While recent rains and cooler temperatures have lowered the threat of wildfires in some areas of the State, Cal Fire continues to have extra firefighter staffing statewide and remains at peak fire season in Central and Southern California.
Last week, Cal Fire crews responded to nearly 50 new wildfires.
Even as Cal Fire transitions out of peak fire season in Northern California and into its winter preparedness mode, fire officials are still asking residents statewide to be cautious outdoors.
“As drought conditions continued throughout the year, we experienced a significant increase in the number and size of fires," said Ken Pimlott, Cal Fire director. “Even with the increased likelihood of precipitation due to El Niño, it will still take several years of steady rainfall for some of the larger vegetation to return to normal levels and no amount of rain will bring back millions of bark-beetle-infested dead and dying trees across the state.
“We can’t let our guard down,” Pimlott continued, “especially with changing climate conditions leading to longer fire seasons and larger wildfires.”
While Cal Fire has begun to close some of its seasonal fire stations and facilities in Northern California, Cal Fire is maintaining firefighter staffing that meets the current threat, as well as strategically moving resources to areas that remain at a higher threat level.
As the state prepares to enter its fifth year of drought, Cal Fire will continue to monitor weather conditions closely to determine when it can move into winter preparedness in Central and Southern California. The department will also increase staffing in Northern California should the weather conditions change or if there is a need to support wildfires or any other emergencies in Southern California.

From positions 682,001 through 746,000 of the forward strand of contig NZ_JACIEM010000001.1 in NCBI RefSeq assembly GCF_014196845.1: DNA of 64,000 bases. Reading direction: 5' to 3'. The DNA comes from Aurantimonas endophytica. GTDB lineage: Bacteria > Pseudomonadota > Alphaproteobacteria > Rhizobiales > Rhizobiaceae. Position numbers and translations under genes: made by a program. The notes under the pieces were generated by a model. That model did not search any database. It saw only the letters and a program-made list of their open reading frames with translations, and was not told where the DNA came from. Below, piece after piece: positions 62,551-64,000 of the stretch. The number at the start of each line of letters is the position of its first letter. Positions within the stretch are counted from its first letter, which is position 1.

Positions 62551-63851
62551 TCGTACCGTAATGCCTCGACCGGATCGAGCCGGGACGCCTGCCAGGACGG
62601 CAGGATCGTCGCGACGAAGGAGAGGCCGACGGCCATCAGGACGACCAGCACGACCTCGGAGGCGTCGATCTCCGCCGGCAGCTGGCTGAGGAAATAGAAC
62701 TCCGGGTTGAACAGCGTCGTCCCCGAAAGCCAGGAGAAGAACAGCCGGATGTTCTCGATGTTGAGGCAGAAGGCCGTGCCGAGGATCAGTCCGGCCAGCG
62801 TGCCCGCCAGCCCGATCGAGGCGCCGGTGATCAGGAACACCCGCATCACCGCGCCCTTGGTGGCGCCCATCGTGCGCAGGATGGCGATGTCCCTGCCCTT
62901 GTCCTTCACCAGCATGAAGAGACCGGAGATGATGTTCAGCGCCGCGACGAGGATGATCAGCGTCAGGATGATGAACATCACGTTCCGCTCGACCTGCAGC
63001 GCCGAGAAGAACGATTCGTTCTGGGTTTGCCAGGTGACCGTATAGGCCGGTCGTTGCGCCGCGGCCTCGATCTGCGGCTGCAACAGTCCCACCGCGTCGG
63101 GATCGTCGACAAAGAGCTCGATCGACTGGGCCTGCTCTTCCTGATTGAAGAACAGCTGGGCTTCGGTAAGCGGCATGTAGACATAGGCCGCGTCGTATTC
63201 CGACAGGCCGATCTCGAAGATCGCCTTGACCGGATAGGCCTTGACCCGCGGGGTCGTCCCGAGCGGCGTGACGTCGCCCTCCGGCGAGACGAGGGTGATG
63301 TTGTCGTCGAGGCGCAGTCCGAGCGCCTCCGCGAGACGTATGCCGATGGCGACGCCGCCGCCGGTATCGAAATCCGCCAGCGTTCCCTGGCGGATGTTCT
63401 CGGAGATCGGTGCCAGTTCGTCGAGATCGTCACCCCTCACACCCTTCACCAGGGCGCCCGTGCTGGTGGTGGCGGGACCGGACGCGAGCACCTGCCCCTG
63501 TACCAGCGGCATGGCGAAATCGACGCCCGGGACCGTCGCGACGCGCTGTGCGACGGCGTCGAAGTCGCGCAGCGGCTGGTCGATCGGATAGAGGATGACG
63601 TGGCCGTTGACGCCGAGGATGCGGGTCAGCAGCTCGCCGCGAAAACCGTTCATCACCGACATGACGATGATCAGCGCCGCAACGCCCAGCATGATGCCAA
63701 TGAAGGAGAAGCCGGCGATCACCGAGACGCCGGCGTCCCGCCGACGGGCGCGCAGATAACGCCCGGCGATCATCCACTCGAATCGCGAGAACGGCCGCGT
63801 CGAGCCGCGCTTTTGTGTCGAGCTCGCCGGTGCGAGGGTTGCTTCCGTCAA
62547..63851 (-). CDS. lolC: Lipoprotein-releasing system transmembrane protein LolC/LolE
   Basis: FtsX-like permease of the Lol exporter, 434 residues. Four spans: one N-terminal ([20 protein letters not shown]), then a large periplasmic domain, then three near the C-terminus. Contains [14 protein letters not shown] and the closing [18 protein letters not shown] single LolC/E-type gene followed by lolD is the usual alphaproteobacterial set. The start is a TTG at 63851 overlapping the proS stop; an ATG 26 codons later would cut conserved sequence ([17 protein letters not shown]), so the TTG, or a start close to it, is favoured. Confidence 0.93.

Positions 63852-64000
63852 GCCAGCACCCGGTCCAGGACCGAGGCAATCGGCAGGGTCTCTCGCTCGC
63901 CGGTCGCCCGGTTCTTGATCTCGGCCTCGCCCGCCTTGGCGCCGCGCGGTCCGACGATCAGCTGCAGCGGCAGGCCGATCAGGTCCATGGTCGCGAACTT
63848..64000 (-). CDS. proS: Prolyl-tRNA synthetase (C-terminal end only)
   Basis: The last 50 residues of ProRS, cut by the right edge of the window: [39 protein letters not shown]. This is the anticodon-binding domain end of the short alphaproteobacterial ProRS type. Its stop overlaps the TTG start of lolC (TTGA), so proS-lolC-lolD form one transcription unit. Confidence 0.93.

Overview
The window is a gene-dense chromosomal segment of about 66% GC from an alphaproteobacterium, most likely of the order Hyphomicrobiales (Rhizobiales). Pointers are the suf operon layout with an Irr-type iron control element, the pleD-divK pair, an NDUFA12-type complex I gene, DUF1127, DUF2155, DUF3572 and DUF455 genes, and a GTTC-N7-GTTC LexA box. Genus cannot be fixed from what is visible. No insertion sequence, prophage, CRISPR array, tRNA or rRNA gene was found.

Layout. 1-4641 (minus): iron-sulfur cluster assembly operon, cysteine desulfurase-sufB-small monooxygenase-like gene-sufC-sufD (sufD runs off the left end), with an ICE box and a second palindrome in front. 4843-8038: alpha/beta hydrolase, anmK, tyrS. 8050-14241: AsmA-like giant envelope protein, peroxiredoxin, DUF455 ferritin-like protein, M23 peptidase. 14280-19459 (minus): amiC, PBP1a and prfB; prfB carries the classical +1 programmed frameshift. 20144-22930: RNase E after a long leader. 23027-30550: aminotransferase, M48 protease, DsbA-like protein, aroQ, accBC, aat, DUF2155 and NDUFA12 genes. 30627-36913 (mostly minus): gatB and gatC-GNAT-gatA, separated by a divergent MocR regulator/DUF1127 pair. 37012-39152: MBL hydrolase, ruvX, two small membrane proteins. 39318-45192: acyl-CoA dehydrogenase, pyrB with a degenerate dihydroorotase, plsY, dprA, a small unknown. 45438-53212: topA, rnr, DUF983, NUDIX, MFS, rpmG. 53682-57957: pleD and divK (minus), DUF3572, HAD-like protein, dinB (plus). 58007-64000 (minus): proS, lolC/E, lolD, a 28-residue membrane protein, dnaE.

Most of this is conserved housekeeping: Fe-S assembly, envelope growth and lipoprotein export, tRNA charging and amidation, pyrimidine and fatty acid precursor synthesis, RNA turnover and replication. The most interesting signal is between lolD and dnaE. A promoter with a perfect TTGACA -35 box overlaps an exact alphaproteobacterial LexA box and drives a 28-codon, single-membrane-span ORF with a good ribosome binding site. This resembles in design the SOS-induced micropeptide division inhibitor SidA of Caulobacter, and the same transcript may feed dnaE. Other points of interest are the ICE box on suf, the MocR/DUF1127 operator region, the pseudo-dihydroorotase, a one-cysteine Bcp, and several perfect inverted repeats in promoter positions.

The 2015 fire season to date has been an extremely active year, even more than in 2014.
Cal Fire and firefighters from many local agencies battled over 6,100 wildfires within the State Responsibility Area that burned nearly 308,000 acres, 1,800 more wildfires than in an average year.
Across all jurisdictions in California, there were over 8,100 wildfires that burned nearly 825,000 acres in 2015.
A leading cause of wildfires this time of year is from escaped outdoor landscape debris burning. Residents are urged to still take precautions outdoors in order to prevent sparking a wildfire.
In Northern and Central California, residents should ensure it’s a permissive burn day in their area by contacting the local air quality district and make sure they have any and all required burn permits. During burning make sure that piles of landscape debris are no larger than four feet in diameter, provide a 10 ft. clearance down to bare mineral soil around the burn pile and that a responsible adult is in attendance at all times with a water source and a shovel.
Firefighters will also be utilizing this same window of opportunity to conduct prescribed burns aimed at improving forest health on private and public lands.
Further resources are available at Madera County Firewise, as well as the Ready For Wildfire website.